Problems We Treat
Please click on a problem listed below to learn more.
Agoraphobia is anxiety about being in places or situations where escape might be difficult or embarrassing or where help may not be available in the event of a panic attack or panic symptoms. Individuals who suffer from agoraphobia avoid such places or situations or tolerate them with extreme distress.
Attention Deficit Hyperactivity Disorder is an executive functioning problem originating in the prefrontal cortex of the brain. Executive functioning involves such processes as organizing; planning; sustaining attention for extended periods; paying attention to details; completing complex, multi-step tasks; controlling ones behavior during social interactions; and to some degree, regulating emotions. While research has shown that the prefrontal cortex is not fully developed until age 25, deficits in executive functioning usually appear prior to age 7.
There are three subtypes of ADHD:
- Predominantly Inattentive, characterized by inattention, distractibility, failure to notice details, difficulty concentrating, and difficulty completing multi-step tasks.
- Predominantly Hyperactive/Impulsive, characterized by frequent fidgeting, difficulty sitting still or staying put, a tendency to blurt out comments or responses, excessive interrupting, and impulsiveness.
Combined subtype with symptoms of both inattentiveness and hyperactivity/impulsivity.
Symptoms of bipolar disorder include both symptoms of depression and symptoms of mania or hypomania. Symptoms of mania include:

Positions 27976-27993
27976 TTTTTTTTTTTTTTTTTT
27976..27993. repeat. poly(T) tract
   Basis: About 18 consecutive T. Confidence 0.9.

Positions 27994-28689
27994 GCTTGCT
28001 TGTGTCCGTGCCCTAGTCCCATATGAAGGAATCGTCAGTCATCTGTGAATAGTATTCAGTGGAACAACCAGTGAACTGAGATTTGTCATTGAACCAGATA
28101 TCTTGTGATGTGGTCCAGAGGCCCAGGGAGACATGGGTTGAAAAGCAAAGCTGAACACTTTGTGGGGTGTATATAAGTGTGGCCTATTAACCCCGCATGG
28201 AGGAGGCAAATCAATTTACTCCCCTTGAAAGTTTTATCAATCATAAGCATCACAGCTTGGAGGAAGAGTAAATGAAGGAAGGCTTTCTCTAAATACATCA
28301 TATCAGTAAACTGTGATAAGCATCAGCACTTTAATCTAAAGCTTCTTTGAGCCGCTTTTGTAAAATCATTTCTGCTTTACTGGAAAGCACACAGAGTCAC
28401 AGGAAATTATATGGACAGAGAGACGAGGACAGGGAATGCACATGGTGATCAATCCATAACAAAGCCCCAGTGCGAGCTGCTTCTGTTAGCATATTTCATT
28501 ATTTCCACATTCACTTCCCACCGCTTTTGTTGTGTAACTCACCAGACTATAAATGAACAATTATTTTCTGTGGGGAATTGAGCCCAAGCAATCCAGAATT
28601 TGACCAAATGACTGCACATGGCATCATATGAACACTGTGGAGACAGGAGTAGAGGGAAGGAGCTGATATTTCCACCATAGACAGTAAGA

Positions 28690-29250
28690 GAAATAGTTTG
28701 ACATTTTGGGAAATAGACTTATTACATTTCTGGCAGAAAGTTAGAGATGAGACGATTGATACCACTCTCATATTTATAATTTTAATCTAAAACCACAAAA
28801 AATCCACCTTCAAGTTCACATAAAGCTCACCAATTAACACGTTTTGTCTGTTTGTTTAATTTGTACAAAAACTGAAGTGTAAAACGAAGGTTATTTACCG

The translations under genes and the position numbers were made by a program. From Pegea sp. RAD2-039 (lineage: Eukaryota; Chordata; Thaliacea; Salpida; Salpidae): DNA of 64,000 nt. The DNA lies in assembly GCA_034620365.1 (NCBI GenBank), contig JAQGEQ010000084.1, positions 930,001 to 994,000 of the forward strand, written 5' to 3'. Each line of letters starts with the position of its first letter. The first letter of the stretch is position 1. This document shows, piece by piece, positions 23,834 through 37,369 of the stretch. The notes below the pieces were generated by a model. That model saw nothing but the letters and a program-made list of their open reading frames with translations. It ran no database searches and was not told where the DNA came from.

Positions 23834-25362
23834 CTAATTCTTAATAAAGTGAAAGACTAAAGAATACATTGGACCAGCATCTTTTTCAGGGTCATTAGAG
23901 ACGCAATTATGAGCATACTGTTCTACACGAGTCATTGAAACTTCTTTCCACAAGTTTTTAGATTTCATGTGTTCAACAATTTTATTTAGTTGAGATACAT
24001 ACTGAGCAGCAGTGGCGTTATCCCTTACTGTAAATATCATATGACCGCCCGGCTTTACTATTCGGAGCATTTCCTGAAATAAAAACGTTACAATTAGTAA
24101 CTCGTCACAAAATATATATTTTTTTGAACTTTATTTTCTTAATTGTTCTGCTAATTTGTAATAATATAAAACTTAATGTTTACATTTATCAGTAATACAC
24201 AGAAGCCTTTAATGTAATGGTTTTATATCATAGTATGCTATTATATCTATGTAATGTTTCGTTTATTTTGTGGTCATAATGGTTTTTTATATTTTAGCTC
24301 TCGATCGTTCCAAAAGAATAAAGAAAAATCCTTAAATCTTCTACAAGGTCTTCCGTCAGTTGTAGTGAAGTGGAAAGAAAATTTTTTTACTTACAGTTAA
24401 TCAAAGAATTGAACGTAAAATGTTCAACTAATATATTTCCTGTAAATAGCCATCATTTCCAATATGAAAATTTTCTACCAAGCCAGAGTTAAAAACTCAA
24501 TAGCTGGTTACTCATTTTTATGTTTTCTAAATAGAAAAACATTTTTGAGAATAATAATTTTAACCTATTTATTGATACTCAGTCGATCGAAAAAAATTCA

- Emotions like euphoria, elation, and enthusiasm, and occasionally unpleasant emotions like anger and irritability
- Behaviors like impulsively spending a lot of money, initiating multiple sexual liaisons, driving recklessly, making risky business investments, talking excessively, and staying up all night working or playing
- Cognitions (thoughts) like, “I can do anything I want,” “I’m going to make a huge fortune,” “Everyone loves me,” and cognitive problems like racing thoughts and distractibility
- Physical symptoms like reduced need for sleep, increased libido, and high energy levels.
The term hypomania is used to refer to mild symptoms of mania. Often individuals with bipolar disorder experience multiple episodes of depression and only one or an occasional manic or hypomanic episode. Sometimes individuals with bipolar disorder experience depressed and manic symptoms simultaneously (for example, feeling simultaneously depressed and revved up).